19th May 2014 Content supplied by: Pathogenetix, Inc.
Identify and Subtype Bacteria Directly from Stool Samples
PathoGenetix, Inc. has developed and validated a protocol for the identification and subtyping of bacteria directly from human clinical stool samples without prior cultural isolation. The protocol, which runs on the RESOLUTION™ System, enables public health and microbiome research laboratories to determine serotype and strain type information for multiple bacteria directly from an enriched stool sample, in just five hours. The new protocol also demonstrates the potential use of the System for follow-‐up identification to the culture independent diagnostic tests (CIDTs) used by hospital and clinical laboratories in diagnosing foodborne diseases.
CIDTs screen for multiple pathogens in stool samples without obtaining a pure culture isolate. But identification methods currently used in public health laboratories to determine if the disease-‐causing organism is part of a larger foodborne outbreak require a cultured isolate.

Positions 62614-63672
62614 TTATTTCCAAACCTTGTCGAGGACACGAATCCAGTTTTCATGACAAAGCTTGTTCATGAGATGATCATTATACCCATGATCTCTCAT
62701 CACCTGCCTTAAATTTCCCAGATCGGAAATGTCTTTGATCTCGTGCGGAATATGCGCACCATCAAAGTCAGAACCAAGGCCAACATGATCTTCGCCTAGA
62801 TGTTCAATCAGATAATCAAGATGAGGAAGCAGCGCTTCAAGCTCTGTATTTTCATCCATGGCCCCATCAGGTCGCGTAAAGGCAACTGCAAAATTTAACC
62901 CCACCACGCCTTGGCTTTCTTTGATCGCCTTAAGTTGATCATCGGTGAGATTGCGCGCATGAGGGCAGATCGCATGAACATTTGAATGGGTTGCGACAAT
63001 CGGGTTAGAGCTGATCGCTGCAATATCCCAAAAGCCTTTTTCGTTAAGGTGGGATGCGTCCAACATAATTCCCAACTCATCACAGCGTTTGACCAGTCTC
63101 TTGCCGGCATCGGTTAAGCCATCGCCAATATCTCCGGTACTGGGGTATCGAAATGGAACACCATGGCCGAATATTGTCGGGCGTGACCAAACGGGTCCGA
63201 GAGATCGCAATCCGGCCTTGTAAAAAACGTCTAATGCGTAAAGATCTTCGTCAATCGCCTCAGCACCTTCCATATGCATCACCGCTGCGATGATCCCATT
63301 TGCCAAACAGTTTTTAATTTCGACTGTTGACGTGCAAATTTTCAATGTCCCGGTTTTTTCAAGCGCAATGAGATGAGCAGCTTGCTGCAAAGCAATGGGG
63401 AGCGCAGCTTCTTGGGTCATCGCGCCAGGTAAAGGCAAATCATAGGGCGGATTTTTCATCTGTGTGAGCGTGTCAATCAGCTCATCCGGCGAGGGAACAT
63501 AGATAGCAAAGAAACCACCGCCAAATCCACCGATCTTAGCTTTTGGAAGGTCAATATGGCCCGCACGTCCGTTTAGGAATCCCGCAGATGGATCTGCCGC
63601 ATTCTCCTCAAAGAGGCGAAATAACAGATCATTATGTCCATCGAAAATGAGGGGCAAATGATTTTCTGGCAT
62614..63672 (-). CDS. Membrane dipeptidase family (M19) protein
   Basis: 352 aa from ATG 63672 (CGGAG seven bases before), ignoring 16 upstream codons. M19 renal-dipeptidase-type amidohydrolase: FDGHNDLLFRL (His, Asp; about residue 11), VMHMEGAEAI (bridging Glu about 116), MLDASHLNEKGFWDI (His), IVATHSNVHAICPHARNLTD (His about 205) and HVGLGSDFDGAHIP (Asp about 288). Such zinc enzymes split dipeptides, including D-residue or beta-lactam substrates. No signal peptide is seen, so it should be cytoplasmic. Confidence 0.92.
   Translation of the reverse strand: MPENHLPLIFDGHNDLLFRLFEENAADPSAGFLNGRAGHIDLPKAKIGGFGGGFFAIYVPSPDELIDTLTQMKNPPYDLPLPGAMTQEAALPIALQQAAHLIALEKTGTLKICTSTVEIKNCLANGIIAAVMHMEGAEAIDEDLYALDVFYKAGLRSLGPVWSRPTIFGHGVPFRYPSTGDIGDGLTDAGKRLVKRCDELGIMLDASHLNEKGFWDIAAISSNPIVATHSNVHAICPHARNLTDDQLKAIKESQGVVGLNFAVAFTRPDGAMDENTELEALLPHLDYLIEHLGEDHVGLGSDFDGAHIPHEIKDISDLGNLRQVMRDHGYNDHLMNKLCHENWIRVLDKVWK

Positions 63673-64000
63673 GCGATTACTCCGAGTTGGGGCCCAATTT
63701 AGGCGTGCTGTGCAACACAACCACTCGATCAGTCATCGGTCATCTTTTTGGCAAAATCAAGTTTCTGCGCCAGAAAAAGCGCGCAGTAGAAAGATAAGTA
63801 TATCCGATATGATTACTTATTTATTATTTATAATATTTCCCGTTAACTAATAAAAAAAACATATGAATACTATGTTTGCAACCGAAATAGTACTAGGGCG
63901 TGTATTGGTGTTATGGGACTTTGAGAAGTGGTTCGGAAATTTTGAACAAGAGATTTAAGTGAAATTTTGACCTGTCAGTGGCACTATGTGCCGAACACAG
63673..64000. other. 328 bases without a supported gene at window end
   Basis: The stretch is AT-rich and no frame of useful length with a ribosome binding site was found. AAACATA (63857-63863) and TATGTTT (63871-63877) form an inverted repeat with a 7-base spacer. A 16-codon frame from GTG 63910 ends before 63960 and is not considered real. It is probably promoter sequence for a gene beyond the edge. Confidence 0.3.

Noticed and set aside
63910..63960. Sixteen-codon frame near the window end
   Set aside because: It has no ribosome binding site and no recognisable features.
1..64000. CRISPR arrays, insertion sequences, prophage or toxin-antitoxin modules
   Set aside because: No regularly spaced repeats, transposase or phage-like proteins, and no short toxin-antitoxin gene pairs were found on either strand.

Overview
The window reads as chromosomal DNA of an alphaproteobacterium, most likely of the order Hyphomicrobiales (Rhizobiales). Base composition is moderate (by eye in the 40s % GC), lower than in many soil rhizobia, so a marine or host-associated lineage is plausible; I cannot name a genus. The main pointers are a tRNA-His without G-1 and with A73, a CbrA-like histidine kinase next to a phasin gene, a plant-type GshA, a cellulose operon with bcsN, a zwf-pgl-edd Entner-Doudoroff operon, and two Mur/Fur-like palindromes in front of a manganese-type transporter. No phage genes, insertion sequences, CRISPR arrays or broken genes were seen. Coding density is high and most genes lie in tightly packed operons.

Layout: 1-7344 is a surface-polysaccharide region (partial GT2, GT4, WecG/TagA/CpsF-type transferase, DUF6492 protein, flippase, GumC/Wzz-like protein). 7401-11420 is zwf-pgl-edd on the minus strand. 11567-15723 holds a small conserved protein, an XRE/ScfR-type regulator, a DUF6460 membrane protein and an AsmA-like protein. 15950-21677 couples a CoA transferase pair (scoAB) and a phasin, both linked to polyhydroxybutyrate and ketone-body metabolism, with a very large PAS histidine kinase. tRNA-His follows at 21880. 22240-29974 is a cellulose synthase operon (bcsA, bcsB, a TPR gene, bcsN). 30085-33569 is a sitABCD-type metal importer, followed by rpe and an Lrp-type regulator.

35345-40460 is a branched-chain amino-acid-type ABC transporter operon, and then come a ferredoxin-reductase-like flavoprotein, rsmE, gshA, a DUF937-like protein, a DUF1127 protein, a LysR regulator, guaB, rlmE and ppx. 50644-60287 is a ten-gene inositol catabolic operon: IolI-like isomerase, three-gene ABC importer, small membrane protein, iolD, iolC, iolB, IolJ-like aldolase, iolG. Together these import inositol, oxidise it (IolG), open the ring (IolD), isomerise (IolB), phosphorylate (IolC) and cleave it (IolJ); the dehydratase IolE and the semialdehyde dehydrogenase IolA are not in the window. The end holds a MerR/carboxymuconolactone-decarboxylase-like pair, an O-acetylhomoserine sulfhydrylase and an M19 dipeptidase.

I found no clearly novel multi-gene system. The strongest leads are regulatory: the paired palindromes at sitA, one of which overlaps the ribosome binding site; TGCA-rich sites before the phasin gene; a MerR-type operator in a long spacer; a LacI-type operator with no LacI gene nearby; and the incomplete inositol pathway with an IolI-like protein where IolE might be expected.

The PathoGenetix protocol has the potential to enable the public health system to do its important work even when CIDTs are employed and no culture is available. PathoGenetix’s RESOLUTION™ Microbial Genotyping System is based on proprietary Genome Sequence Scanning™ (GSS™) technology, which provides bacterial serotype identification and strain typing in five hours directly from complex mixtures.
The level of discrimination between bacterial strain types provided by the System is comparable to pulsed field gel electrophoresis (PFGE), the current gold standard for pathogen typing in foodborne illness outbreak investigation and response. Because the System is culture independent, and fully automated from sample preparation to final report, it has the potential to greatly reduce the time, complexity and skill-‐level required to identify foodborne pathogens in public health labs monitoring foodborne outbreaks.
The fully automated RESOLUTION System, including instrument, bioinformatics software and database, and pathogen-‐specific assays, will be commercially available by early 2015 for use in both food industry testing and public health foodborne illness outbreak investigations.
Date Published: 19th May 2014
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